In the mid-nineteenth century Europe wheat prices were very high, and there was a great deal of interest in substitutes that could be used to make bread – bread for the poor, that is, the scanty expensive amounts of good white flour not being a problem for the wealthy of course.
Cooks and agriculturalists alike experimented with starchy root vegetables in the making of bread during “this time of dearth,” and their results appeared in a variety of publications. I have given recipes for breads made with various roots and tubers in the past (see the links at the end of this post) but I have not so far given you Carrot Bread – by which I do not mean Carrot Cake!
The Belgian Carrot mixed with flour makes capital bread, as does the red carrot; but the colour is somewhat against the latter, although the bread is superior to that made with the white Carrot, being pleasanter in flavour, moister, yet firmer. Instead of equal quantities of Carrots and flour, only one fourth of the former is used, a half being found to render the loaf too close in texture. A peck of flour by itself yields three good-sized loaves, but mixed with 7 lbs. of Carrots produces four, and of excellent quality. As regards the preparation, I followed the instructions in the Chronicle to the letter. Carrots grown on sandy soil are better than those from clayey land, as, when well boiled, you may pass a fork with the greatest ease through the former, but those from clay are hard at the heart, therefore much more difficulty is found in breaking them up. They should be mixed with the flour while war – a point, as I understand, of considerable importance. In beating the Carrots up, use a wooden bowl and spoon, the wood affording hold which other vessels do not. – F. Nash, Ludlow, Feb. 2 – [The bread was “good,” but it tasted too much of Carrot for a fastidious palate.] – Gardeners’ Chronicle.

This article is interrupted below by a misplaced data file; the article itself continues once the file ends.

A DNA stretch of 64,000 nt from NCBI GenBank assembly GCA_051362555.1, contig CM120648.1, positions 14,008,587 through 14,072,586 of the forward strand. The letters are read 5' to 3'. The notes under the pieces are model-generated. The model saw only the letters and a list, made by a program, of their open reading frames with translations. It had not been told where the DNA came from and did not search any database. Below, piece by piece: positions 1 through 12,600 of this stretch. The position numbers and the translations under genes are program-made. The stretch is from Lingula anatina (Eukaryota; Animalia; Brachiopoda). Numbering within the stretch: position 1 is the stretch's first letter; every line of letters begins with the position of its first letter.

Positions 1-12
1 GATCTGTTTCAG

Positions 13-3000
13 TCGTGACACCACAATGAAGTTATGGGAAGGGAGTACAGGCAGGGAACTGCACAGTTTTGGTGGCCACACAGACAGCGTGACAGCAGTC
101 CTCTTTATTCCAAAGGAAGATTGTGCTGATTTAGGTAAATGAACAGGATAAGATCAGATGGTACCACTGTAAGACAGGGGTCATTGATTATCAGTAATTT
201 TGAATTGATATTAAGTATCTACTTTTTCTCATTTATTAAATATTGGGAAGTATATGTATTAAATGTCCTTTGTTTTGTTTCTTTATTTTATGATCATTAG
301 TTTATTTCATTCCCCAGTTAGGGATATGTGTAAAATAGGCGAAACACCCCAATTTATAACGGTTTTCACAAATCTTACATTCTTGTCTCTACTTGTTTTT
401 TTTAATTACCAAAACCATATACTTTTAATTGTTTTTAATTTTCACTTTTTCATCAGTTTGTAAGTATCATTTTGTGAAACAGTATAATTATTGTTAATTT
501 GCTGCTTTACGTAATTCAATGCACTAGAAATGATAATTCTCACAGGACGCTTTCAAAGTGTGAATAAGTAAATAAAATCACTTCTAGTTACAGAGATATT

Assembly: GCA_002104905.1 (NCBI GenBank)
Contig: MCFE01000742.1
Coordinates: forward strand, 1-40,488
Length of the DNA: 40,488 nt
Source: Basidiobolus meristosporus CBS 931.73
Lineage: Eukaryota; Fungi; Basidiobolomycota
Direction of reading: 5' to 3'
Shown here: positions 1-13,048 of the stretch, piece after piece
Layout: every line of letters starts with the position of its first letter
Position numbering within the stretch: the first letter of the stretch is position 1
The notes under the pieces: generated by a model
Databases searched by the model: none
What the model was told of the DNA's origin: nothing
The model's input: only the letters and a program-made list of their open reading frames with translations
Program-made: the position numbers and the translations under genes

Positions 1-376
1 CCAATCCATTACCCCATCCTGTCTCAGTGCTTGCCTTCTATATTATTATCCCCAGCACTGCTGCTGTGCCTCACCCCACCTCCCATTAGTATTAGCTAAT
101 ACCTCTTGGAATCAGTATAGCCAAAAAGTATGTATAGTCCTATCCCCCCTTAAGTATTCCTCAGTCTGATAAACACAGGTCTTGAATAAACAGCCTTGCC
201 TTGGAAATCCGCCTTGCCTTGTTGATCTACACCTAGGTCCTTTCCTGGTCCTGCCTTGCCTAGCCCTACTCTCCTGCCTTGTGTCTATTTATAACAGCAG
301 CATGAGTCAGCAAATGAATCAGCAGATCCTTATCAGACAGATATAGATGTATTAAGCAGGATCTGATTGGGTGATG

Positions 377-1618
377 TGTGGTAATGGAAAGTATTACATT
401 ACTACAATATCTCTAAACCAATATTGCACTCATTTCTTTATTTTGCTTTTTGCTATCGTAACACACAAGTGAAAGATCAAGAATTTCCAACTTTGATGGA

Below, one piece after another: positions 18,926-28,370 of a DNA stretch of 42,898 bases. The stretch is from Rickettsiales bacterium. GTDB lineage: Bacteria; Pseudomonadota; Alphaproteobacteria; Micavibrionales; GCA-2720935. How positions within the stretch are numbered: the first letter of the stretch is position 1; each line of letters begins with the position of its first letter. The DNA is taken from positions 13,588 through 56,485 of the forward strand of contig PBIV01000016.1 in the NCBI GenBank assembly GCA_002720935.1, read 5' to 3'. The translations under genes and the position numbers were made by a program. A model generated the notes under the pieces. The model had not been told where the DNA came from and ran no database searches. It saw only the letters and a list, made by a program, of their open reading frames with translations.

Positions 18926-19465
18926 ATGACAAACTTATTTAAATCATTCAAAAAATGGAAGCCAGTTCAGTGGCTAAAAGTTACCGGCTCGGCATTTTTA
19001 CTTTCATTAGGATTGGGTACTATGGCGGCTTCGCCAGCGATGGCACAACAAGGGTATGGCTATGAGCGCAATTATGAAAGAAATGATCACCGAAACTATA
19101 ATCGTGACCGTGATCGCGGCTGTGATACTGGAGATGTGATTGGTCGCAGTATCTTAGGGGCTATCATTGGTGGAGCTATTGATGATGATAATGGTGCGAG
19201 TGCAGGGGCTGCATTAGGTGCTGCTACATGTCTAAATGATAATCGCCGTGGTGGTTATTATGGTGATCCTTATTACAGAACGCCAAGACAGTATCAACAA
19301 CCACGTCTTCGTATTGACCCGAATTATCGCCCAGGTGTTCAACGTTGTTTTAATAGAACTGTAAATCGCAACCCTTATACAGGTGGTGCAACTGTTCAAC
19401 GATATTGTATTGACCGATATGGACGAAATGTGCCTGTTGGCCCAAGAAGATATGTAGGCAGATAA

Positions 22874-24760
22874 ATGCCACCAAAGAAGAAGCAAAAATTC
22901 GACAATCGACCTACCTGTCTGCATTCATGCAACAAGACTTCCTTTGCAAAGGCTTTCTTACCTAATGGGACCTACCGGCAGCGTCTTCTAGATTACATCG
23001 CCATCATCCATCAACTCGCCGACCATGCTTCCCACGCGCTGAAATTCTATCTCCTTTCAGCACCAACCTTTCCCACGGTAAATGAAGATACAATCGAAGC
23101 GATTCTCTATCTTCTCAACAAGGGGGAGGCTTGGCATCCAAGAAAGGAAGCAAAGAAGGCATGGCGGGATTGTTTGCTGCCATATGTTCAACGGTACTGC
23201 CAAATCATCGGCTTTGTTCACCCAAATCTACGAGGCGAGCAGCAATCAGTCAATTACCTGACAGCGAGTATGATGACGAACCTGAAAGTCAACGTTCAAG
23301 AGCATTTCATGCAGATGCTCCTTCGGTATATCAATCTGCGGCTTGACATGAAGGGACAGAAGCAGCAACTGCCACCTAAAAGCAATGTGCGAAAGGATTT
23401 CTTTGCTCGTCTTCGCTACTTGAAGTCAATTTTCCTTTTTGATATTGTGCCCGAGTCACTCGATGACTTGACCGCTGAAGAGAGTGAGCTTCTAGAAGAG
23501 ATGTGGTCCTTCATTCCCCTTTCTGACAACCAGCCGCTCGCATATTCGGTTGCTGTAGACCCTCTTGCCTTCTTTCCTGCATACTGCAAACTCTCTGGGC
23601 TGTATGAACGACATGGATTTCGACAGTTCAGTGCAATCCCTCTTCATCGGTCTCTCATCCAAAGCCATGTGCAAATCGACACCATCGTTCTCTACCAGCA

Hood's Magazine and Comic Miscellany, (1846) by Thomas Hood.
Wheat was also in short supply during the two world wars, but for a different reason – ships usually used for transport of the grain were required for military use, and it became a patriotic duty to reduce home consumption. I gave a WWI recipe for a milk-enriched carrot bread in a previous post, but I include it again here, by way of comparison.
1 cup sweet milk
1 ¼ teaspoons salt
½ tablespoon fat
¼ cake yeast
1 cup hot mashed carrots
About 3 cups white flour.
No sweetening is needed because of the sugar in the carrots.
A cup of mashed carrots may be added to any of the dark breads.
A book of original receipts, by Kathryn Romig McMurray... A practical guide to economical cooking, emphasizing the conservation of time, money and foods--especially wheat, meat, sugars and fats (Lincoln, Ill., The Star Publishing Co., c1917.)
Previous recipes for bread made with vegetables can be found at the following links: